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Tuesday, March 13, 2007

To Rock or Not To Rock at Customers Rock!

!Rock'n'Roll! originally uploaded by L.A. Woman.
Becky Carroll from Customers Rock! graciously invited me to contribute a guest post to her blog.

My starting point for the post - which you can view for yourselves at To Rock or Not To Rock - came from my last post of 2006 titled Happy 2007 From Wear-Dated!

Within that post, I included the following: "retailers in all industries can remain competitive by focusing on 'value-added' strategies, such as loyalty programs that reward customers" and "consumers want experiences, not just purchase transactions. They want memorable events that make them feel appreciated and create a positive emotional experience while getting something of value."

Becky asked me to elaborate on these points.

As I thought about them, I considered the notions of defining and creating value [which Jeffrey and Bryan Eisenberg explore in Call to Action: Secret Formulas to Improve Online Results]. I asked myself -as a consumer- what is it about an organization that makes me feel passionately about that organization over another?

The long and the short of it is that it all has to do with whether an organization truly believes that customers rock.

Advertising Age featured a special report on loyalty on March 20, 2006, discussing different approaches to building loyalty. Many of these approaches include card programs, so it's interesting to discover the differences between a Starbucks gifting/loyalty card vs. a Chico's Passport Club. Regardless, success requires looking outside of the category for innovation, focusing on simplicity and constantly reevaluating and reinventing with the customer in mind to create a memorable positive experience.

Here are the articles in that report:
+ The Big Payoff, subtitled "Customer retention is the mantra, but marketers quickly appreciate you have to win them and keep winning them over and over" by JAMES TENSER.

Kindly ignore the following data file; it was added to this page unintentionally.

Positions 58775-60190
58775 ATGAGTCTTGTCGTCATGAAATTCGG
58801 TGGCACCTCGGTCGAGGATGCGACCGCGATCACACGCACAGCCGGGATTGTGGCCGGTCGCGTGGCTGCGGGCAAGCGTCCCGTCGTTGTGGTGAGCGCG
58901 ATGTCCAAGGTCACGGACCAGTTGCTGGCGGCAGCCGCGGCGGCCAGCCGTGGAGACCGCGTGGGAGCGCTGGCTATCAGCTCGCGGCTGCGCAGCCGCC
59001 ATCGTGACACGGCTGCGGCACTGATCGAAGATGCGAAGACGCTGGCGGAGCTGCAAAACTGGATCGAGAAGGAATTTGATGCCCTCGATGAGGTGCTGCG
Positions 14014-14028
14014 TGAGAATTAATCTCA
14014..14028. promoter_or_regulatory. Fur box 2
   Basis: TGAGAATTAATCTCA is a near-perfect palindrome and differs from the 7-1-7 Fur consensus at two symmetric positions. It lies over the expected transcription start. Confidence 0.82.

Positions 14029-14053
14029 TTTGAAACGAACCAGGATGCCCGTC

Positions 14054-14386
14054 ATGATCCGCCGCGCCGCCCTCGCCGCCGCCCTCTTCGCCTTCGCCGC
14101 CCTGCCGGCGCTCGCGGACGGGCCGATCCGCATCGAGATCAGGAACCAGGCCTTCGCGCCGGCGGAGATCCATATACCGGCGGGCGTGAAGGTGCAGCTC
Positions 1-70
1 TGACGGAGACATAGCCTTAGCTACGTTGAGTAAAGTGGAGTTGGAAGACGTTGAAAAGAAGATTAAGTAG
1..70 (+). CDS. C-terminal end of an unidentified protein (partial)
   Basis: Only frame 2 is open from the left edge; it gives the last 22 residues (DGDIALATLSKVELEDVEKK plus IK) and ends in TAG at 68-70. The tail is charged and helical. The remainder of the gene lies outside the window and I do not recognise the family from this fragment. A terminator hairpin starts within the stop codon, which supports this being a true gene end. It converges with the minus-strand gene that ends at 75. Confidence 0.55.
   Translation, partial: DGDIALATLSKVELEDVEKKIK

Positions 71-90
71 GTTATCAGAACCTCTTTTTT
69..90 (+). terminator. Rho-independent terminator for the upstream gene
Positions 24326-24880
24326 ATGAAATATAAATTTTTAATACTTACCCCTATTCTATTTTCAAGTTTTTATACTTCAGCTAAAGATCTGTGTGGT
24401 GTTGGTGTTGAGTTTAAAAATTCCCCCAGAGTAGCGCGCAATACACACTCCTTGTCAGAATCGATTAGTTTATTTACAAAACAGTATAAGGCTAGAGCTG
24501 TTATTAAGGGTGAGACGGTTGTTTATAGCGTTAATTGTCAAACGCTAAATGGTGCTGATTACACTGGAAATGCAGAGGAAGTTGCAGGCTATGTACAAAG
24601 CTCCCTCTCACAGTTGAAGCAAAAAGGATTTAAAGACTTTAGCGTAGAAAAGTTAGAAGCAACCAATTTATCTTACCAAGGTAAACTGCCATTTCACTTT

+ Latte reward: Cards add up at Starbucks, subtitled "With single b-to-b order of 100,000 cards, effort fills bottom line to brim" by KATE MACARTHUR.

+ Retail lesson: Small programs best, subtitled "Some grocery efforts flounder but specialty stores build on benefits" by MYA FRAZIER, Contributing: James Tenser, Tricia Despres.

+ Four to follow by Tricia Despres. The four being: American Airlines, Buick, Citibank and Starwood Hotels & Resorts.

I end this post the same way I ended my guest post:

I bet you can come up with your own customer rocking examples that have earned your loyalty. What about your own organization? How do you nurture your customer relationships? Do customers rock, or do they not - and how do you demonstrate that?

Thanks, Becky, for the opportunity!

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Anonymous said...

As usual great post, and thanks for the links. Thinking of mobiles phones in the UK, I get a free upgrade once a year. I rock and so do my cell phone supplier!

CB Whittemore said...

Laurence, thank you and great example. My cell phone company only gives me an upgrade every 2 years... :(

Anonymous said...

You are welcome. I appreciate you taking the time for Customers Rock!

With respect to cell phones, it is interesting how different it is here vs in Europe. When I lived in the UK, I only paid for outgoing calls. Here in the States, we pay for calls both directions: incoming and outgoing. The UK model makes more sense (and cents) to me!

Anonymous said...


Yes, the US tariff seem extortionate and you also have a zone system I believe. Cell phone suppliers have to be very competitive over here and always give you freebies. It would be interesting to do a comparative posts on the offers available in the UK and in the USA

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